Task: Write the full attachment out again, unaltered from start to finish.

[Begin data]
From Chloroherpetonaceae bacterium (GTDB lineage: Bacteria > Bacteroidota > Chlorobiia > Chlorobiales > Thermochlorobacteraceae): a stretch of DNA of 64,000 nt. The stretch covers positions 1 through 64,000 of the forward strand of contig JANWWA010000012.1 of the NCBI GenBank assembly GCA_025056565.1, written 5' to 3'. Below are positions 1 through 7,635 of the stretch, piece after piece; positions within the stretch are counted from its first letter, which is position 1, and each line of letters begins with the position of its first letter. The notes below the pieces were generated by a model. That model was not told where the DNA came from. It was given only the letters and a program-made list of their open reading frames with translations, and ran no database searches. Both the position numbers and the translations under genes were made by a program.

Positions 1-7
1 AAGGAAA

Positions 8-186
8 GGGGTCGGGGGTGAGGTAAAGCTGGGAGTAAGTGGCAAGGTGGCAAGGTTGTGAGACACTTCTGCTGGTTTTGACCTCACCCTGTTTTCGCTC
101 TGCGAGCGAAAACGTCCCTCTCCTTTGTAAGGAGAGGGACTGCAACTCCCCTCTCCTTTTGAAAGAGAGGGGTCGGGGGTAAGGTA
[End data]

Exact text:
From Chloroherpetonaceae bacterium (GTDB lineage: Bacteria > Bacteroidota > Chlorobiia > Chlorobiales > Thermochlorobacteraceae): a stretch of DNA of 64,000 nt. The stretch covers positions 1 through 64,000 of the forward strand of contig JANWWA010000012.1 of the NCBI GenBank assembly GCA_025056565.1, written 5' to 3'. Below are positions 1 through 7,635 of the stretch, piece after piece; positions within the stretch are counted from its first letter, which is position 1, and each line of letters begins with the position of its first letter. The notes below the pieces were generated by a model. That model was not told where the DNA came from. It was given only the letters and a program-made list of their open reading frames with translations, and ran no database searches. Both the position numbers and the translations under genes were made by a program.

Positions 1-7
1 AAGGAAA

Positions 8-186
8 GGGGTCGGGGGTGAGGTAAAGCTGGGAGTAAGTGGCAAGGTGGCAAGGTTGTGAGACACTTCTGCTGGTTTTGACCTCACCCTGTTTTCGCTC
101 TGCGAGCGAAAACGTCCCTCTCCTTTGTAAGGAGAGGGACTGCAACTCCCCTCTCCTTTTGAAAGAGAGGGGTCGGGGGTAAGGTA